After a refreshing night’s sleep in my room at the MGM Grand, I was eager to explore more of Las Vegas during the daytime. The first stop was to the Monte Carlo, where we were given a behind-the-scenes tour of Blue Man Group.
Now popular all over the world, Blue Man Group is an interactive show done by three men, whose costumes are made up of an all-black outfit and shockingly blue skin. Much of the focus is on their percussion and drumming skills. However, this is not just any normal musical performance; while they are playing their instruments they are also doing tricks and creating art for the audience.
Before we could begin our tour backstage, I was asked to adorn blue crocks for safety reasons.
Our welcoming tour guide was one of the three Blue Men currently performing at the Monte Carlo. With over a decade of experience, he certainly knows everything there is about Blue Man Group and was very enthusiastic about sharing his extensive knowledge with us.
He even invited me to test out one of his beloved instrument’s. I will admit that I sounded nothing like him, however the Blue Men encourage uniqueness!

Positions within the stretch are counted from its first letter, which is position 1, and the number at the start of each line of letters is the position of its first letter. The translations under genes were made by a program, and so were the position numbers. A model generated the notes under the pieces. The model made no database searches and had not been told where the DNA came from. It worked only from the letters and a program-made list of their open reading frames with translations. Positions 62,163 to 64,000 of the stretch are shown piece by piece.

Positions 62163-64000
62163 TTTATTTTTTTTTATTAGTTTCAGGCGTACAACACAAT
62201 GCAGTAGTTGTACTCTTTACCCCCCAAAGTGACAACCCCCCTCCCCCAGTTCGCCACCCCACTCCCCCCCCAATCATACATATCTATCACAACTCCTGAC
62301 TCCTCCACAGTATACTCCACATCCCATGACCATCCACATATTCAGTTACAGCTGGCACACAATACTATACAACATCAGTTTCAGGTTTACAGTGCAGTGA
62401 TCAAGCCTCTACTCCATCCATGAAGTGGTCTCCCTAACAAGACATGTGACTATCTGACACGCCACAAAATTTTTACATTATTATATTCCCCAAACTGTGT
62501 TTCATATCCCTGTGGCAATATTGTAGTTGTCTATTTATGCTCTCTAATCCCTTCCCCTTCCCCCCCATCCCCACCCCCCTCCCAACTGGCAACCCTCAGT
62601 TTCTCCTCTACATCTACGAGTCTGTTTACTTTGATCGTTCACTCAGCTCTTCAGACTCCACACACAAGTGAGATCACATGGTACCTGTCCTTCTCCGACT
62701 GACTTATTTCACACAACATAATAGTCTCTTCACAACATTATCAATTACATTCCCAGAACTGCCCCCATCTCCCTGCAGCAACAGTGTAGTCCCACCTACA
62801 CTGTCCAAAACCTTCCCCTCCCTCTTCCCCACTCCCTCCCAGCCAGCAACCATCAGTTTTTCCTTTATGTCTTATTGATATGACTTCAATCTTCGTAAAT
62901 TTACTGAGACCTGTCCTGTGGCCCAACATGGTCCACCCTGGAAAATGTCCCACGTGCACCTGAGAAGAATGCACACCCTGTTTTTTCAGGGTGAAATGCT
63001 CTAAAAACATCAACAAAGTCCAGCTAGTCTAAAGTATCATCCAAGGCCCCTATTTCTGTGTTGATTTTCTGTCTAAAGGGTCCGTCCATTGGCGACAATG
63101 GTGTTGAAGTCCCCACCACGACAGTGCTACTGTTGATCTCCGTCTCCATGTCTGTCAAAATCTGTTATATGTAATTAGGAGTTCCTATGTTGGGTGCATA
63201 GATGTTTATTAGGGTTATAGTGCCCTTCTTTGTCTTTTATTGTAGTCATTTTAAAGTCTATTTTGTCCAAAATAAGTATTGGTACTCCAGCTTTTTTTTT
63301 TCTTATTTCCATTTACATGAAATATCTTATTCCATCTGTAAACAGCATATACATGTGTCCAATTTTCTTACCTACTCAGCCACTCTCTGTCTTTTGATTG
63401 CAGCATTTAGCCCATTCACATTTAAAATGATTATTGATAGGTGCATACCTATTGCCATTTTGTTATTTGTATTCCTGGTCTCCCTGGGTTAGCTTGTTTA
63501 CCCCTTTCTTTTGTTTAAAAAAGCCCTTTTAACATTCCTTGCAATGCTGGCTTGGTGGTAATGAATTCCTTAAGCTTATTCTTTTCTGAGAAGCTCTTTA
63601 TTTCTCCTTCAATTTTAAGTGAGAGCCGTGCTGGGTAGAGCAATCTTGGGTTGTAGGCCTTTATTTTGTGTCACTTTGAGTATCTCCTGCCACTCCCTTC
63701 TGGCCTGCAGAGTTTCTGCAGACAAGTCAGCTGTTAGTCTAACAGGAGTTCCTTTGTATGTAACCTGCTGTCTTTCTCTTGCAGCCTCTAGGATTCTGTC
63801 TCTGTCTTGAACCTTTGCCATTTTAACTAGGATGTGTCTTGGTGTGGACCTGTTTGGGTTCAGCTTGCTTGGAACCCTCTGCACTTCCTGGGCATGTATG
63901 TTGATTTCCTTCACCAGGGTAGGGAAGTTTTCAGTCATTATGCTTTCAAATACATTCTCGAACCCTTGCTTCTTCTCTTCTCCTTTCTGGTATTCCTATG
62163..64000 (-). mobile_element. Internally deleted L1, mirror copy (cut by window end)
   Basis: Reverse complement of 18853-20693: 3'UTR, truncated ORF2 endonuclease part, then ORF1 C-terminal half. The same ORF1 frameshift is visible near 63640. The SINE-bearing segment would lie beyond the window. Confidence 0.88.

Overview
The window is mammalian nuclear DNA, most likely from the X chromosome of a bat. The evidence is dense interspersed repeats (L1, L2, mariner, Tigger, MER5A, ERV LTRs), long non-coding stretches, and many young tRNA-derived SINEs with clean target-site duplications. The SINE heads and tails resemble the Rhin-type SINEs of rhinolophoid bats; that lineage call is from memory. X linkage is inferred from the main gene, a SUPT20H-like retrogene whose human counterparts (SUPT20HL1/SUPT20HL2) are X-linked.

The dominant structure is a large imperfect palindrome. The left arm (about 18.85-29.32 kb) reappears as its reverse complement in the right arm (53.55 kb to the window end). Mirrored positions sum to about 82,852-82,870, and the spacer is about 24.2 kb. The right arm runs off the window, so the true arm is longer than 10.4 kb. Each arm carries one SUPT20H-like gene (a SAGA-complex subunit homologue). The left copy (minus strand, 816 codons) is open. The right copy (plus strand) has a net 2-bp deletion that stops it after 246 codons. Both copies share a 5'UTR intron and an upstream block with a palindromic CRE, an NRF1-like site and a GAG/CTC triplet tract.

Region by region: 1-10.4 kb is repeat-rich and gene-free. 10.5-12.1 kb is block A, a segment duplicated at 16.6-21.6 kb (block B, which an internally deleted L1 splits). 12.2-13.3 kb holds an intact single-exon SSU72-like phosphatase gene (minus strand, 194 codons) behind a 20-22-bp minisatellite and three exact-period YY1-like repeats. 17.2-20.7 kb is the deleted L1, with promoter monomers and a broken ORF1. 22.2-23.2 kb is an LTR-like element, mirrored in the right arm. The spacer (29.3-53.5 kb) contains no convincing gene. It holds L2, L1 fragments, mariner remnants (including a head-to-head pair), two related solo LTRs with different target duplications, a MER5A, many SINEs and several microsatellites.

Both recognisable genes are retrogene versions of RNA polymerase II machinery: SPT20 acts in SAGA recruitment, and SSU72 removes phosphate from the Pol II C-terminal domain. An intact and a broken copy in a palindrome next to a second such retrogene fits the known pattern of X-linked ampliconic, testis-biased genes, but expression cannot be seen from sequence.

Afterwards, we walked over to Aria, where we had lunch at FIVE50. This brand new pizza bar opened up to rave reviews from both critics and guests. Award winning Chef, James Beard, has put his own spin on classic East Coast style pizza that is cooked at 550° in a wood-fire oven.
While I highly encourage those who eat there to indulge in as much food as possible, since it is outragesouly delicious, I also recommend that they save room for the decadent desserts. I tried the vanilla ice cream sandwich made of pizzelle cookies with a shot of Italian cream soda and it is a dish I will never forget.
Absinthe consists of fennel, anise, and the exceptionally bitter leaves of Artemisia Absinthium. The latter ingredient, also known as wormwood, gives the drink its name and reputation. Wormwood has in it an ingredient named Thujone that can potentially make the drink hallucinogenic. It was first distilled in Switzerland in 1792, where it was marketed as a medicinal elixir, but in the 19th Century consumers began turning to the licorice tasting drink less for stomach pains and more for soul laundering.